Trend Alert: Gen Z and the Population Slowdown

Trend Alert introduces you to the latest trends that are impacting the daily lives of 16-24s.

In 2020, the birthrate in the US declined for the sixth year in a row, according to a new report by the federal government. The latest census results also confirm that the past decade saw the second slowest population growth since records began. There are many factors believed to be causing this trend. In recent years, the discussion has focused on Millennials choosing to have fewer children, start a family later in life, or not have children at all, but increasingly the attention is falling on Gen Z.

A report this week by The New York Times highlighted the fact that teen pregnancies have fallen by a staggering 80% in just 20 years. They suggested several key reasons for this. Young people are having less sex – a fact that is attributed to them spending less time together in person due to the rise of social media and online entertainment. Additionally, when they do have sex, they are more likely to be using contraception. Thanks to growing up with a world of information at their fingertips, Gen Z are very well informed about safe sex and how to access contraception, compared to past generations who may have suffered from a lack of sex education in school and misinformation spread among peers that was less easily debunked.

The third reason for the decrease in pregnancies among teens and young adults is that girls see a greater benefit in waiting to have children later in life. Compared to previous generations, there are more opportunities available to them in terms of career and education, and role models in their family and the media show them what they could achieve. On a less positive note, however, another reason many couples choose to delay having children is financial – they don’t feel they can afford the many associated costs, such as childcare, food, clothing, and health insurance.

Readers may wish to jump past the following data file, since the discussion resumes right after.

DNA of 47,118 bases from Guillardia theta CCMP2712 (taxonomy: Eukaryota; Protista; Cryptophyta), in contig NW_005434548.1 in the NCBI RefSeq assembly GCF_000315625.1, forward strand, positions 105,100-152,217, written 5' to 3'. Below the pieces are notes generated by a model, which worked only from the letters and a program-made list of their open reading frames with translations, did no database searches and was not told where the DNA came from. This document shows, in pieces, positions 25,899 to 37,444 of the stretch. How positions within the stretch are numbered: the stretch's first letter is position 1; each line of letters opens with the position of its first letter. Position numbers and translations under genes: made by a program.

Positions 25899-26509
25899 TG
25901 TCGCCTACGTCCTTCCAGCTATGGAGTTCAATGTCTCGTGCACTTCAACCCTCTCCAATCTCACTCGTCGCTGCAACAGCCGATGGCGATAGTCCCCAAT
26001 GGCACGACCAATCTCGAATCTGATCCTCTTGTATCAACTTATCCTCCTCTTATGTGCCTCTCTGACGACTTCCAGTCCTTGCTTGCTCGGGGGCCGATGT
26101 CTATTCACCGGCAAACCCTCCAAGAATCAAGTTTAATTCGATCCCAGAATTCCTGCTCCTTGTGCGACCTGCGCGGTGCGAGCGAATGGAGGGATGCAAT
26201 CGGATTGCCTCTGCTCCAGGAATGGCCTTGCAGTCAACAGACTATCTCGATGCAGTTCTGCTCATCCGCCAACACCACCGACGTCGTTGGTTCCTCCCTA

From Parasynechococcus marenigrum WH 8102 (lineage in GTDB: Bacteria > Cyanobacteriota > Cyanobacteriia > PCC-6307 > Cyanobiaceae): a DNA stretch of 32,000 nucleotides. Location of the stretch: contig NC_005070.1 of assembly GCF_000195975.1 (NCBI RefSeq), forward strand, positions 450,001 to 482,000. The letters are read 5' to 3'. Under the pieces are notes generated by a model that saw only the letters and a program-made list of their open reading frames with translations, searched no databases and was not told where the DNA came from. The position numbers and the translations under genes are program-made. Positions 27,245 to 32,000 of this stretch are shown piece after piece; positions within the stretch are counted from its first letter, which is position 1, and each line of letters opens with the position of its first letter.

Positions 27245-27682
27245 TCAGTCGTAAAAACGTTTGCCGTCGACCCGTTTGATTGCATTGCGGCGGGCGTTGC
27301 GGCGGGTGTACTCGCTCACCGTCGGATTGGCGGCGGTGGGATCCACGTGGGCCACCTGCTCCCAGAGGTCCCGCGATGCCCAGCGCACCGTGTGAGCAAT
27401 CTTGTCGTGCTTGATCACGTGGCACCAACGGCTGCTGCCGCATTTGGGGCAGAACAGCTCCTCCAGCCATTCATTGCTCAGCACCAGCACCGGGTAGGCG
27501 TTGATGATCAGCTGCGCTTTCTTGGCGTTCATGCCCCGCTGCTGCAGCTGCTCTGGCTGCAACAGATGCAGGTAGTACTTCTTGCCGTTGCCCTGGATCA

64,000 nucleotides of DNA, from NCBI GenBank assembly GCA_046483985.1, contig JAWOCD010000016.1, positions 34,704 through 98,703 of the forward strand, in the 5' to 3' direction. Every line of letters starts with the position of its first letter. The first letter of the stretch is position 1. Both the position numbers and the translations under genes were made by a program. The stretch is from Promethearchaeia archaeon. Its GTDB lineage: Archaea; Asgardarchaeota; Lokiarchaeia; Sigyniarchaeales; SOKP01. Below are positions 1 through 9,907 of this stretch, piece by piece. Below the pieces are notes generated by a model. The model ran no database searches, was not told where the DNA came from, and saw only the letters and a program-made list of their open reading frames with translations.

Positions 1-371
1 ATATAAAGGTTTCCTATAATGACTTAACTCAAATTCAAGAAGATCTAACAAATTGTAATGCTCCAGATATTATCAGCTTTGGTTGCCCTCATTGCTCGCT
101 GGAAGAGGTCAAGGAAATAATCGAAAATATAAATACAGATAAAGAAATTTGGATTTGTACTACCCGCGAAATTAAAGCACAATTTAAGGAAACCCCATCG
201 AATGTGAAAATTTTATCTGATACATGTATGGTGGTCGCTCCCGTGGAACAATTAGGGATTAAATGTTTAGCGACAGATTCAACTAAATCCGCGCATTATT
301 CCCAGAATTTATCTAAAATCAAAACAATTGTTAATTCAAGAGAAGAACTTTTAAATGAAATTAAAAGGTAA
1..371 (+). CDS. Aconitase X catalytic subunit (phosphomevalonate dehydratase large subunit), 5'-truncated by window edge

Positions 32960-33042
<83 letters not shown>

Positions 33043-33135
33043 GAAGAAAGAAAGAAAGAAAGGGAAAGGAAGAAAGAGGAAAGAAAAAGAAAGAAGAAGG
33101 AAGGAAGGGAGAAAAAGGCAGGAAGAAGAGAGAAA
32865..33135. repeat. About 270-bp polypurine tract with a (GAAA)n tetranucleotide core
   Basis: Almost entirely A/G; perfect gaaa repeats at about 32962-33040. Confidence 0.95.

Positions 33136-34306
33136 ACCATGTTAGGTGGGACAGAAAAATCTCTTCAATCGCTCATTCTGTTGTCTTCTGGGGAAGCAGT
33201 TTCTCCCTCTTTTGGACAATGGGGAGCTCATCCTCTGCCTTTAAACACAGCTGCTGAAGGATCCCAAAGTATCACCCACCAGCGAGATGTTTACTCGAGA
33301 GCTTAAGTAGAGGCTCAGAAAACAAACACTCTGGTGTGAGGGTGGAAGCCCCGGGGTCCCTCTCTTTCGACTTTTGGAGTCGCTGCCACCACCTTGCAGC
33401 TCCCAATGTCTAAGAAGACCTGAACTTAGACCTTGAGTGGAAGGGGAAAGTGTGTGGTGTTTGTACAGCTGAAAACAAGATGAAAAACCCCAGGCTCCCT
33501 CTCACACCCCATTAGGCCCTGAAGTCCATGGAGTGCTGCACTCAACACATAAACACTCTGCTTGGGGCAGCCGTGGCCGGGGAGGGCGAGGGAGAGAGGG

This doesn’t mean that Gen Z won’t have children at all, but all signs suggest that, like Millennials, they will have children later in life and this is likely to mean that as a generation, they will have fewer children. The average age for a woman to have their first child is now 27, which has risen dramatically from age 23 in 2010.

From greater gender equality to better information about contraception, there are some very positive reasons for the decline in teenage pregnancies and the birthrate overall. However, the impact of this trend is very concerning, as it will result in an aging population, where there may not be enough young people to support the growing number of elderly people. Older generations rely on younger people to fulfil roles such as health and social care, an industry that is already struggling to find enough workers. And this is not just the case in the US – countries across the west and Asia are experiencing the same issue. If the declining birthrate continues as projected, governments will need to dramatically rethink the social safety net, considering ideas such as better support for working parents and better pay for care workers.

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